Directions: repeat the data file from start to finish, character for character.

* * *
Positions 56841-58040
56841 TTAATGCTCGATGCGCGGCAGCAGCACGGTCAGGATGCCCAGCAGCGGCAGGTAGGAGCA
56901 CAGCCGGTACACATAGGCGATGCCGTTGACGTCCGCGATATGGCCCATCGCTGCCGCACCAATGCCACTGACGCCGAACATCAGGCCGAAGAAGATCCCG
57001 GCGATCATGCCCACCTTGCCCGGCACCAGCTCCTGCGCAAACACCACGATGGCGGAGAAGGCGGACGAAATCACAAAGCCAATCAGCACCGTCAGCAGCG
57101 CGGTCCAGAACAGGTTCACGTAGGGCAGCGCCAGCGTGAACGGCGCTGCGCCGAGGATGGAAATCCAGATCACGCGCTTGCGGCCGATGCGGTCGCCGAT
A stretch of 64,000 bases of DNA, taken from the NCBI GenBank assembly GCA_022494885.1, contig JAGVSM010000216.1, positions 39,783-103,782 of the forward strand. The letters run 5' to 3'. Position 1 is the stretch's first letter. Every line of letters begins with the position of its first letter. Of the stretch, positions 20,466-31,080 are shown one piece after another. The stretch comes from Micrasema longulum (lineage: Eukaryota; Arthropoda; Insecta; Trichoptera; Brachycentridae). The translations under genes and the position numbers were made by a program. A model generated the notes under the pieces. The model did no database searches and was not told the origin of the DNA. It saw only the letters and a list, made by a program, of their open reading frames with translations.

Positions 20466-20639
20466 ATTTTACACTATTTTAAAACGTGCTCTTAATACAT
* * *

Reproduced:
Positions 56841-58040
56841 TTAATGCTCGATGCGCGGCAGCAGCACGGTCAGGATGCCCAGCAGCGGCAGGTAGGAGCA
56901 CAGCCGGTACACATAGGCGATGCCGTTGACGTCCGCGATATGGCCCATCGCTGCCGCACCAATGCCACTGACGCCGAACATCAGGCCGAAGAAGATCCCG
57001 GCGATCATGCCCACCTTGCCCGGCACCAGCTCCTGCGCAAACACCACGATGGCGGAGAAGGCGGACGAAATCACAAAGCCAATCAGCACCGTCAGCAGCG
57101 CGGTCCAGAACAGGTTCACGTAGGGCAGCGCCAGCGTGAACGGCGCTGCGCCGAGGATGGAAATCCAGATCACGCGCTTGCGGCCGATGCGGTCGCCGAT
A stretch of 64,000 bases of DNA, taken from the NCBI GenBank assembly GCA_022494885.1, contig JAGVSM010000216.1, positions 39,783-103,782 of the forward strand. The letters run 5' to 3'. Position 1 is the stretch's first letter. Every line of letters begins with the position of its first letter. Of the stretch, positions 20,466-31,080 are shown one piece after another. The stretch comes from Micrasema longulum (lineage: Eukaryota; Arthropoda; Insecta; Trichoptera; Brachycentridae). The translations under genes and the position numbers were made by a program. A model generated the notes under the pieces. The model did no database searches and was not told the origin of the DNA. It saw only the letters and a list, made by a program, of their open reading frames with translations.

Positions 20466-20639
20466 ATTTTACACTATTTTAAAACGTGCTCTTAATACAT